Dancing

Dancing
Click Here for, DANCING WITH THE WILD BEAST, diary among friends of the Mozambique Bush

Hard Nosed Big Game Hounds

Hard Nosed Big Game Hounds
Click the pic for "The hard Nosed Pack"

Luwire Photographic Safaris

Luwire Photographic Safaris
Looking across the Lugenda from one of the camps

Thursday, December 27, 2012

More from Henry Johnson on Airedales


Henry sent a copy of this, I always listen to the man especially when it comes to dogs. He sent it to be posted on the Traditional Working Airedale board. A great place to learn about Airedales that are used for various work.
I thought I would share for all my "Dog People" friends.

Would appreciate your putting the following on the board for me if you

think it worthwhile.  Your choice, your decision.  Won't hurt my feelings
at all if you decide it doesn't fit.  If you do use it, please make it
clear it is presented only as my own thinking and experience and I do not
tell other people what to think or what to do.

Raising, Training, Messing Around with Airedales:

  -- Just my personal thinking and experience.  I do not tell other
people what to think or what to do.

  -- As a breed, the Airedale is generally quite intelligent and very
people oriented.  Easy to work with, easy to train. But very sensitive.
 Do not get too rough with them.  Best to build on their natural
instincts and traits and not to try to force them to do anything.

  -- Pay attention to the dog at all times.  Learn to read them like a
book.  By their actions and body language you will know if they are
well and happy or sick or unhappy. It's like having your personal
radar.  You will know if they see, hear, or smell something and whether
it is close or far, something to eat, something to roll in, animal or
human intruders, or something to chase or hunt.

  -- I never fed puppy chow to pups.  Too rich.  Makes them grow too
fast.  Too fast growth can cause hip and bone problems.  Always fed
pups same basic ration I fed the adults.  Just slurried for very small
pups, starting about week three, as soon as I could feel teeth coming
through the gums.  Slurry the dry kibble and add a little raw hamburger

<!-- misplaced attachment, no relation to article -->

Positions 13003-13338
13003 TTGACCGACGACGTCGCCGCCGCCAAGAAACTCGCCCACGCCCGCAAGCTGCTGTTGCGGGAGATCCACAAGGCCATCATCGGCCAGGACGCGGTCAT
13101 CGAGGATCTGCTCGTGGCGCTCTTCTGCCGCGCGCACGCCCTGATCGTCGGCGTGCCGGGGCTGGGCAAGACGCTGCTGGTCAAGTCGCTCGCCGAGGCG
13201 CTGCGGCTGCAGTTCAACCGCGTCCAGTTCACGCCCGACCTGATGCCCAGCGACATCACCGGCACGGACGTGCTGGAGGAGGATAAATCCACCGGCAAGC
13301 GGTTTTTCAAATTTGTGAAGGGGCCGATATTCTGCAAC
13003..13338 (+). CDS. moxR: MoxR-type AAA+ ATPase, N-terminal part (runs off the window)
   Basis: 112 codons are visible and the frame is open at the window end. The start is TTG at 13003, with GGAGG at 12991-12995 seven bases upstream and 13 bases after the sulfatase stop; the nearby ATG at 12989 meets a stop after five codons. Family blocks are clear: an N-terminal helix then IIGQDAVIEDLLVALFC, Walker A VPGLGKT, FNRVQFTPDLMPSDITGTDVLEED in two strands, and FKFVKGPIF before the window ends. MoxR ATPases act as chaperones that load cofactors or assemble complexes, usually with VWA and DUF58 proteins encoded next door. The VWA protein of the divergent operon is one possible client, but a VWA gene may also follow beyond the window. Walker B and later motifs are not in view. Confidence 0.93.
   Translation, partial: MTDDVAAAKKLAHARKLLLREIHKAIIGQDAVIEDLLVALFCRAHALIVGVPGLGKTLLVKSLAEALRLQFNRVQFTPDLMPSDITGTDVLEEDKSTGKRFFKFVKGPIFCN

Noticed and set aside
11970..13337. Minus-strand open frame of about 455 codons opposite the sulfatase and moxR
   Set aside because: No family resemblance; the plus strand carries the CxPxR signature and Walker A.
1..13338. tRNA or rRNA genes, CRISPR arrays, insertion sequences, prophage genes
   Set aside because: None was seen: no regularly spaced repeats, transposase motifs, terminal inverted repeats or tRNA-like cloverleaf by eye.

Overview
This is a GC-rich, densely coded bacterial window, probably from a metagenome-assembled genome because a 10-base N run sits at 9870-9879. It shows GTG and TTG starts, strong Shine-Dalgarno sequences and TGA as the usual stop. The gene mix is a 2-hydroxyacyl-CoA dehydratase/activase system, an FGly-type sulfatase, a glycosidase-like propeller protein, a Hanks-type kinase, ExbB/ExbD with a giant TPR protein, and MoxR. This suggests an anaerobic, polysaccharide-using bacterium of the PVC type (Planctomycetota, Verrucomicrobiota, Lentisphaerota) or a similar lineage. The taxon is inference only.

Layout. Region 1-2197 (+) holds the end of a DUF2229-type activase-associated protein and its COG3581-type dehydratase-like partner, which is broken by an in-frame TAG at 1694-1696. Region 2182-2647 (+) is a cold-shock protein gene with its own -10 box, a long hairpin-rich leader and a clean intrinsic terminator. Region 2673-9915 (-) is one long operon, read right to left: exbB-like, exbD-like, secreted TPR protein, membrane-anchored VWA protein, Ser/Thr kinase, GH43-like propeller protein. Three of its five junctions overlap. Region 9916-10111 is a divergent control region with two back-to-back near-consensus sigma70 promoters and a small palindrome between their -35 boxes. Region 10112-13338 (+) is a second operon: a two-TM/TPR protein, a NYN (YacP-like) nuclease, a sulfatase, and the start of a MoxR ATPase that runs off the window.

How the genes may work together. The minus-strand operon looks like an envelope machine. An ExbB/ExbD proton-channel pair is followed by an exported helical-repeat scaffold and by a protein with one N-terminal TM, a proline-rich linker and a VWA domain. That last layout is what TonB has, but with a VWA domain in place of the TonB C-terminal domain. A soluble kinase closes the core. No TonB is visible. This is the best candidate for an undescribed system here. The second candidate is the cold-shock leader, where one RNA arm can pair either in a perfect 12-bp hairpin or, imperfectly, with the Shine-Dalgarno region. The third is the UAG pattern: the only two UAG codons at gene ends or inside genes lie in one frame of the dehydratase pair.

or original style Vienna sausage.  Stop the slurrying and go to dry
food by the time they have well developed teeth and can easily crunch
up the dry kibble.  When they are older and have lost teeth to combat
or age, the soft Vienna sausage added to kibble works well for them.
Works well for old semi-toothless men too.

  -- Alway fed a hunting/working type dogfood.  Want to see chicken or
meat products or bone meal up front.  Want lots of fat.  Dogs run on
fat.  Never any soy. Soy makes for runny stools.  A good ration in a
healthy dog will produce stools that are "round and firm and fully
packed and free and easy on the draw" (as the old cigarette ad used to
put it).  You should be able to easily clean up the poop bare handed,
as I am accustomed to do with my dogs.

  -- If you want to stop a dog from jumping up and pawing you, just grasp
his paws when he does it and squeeze enough to make him want to
withdraw.  About three times like that and he will still jump up but
pull his feet back and not paw you.

  -- I never used electricity or choke or pinch collars on an Airedale.
Just a lot of talking to them and running my hands over them, praising
them when they did well and snarling at them when they did something I
did not like.  They are very sensitive to the sound of your voice and
know when you are pleased and know when you are not.

  -- Train them to accept loud noises from puppy stage on.  Bang the food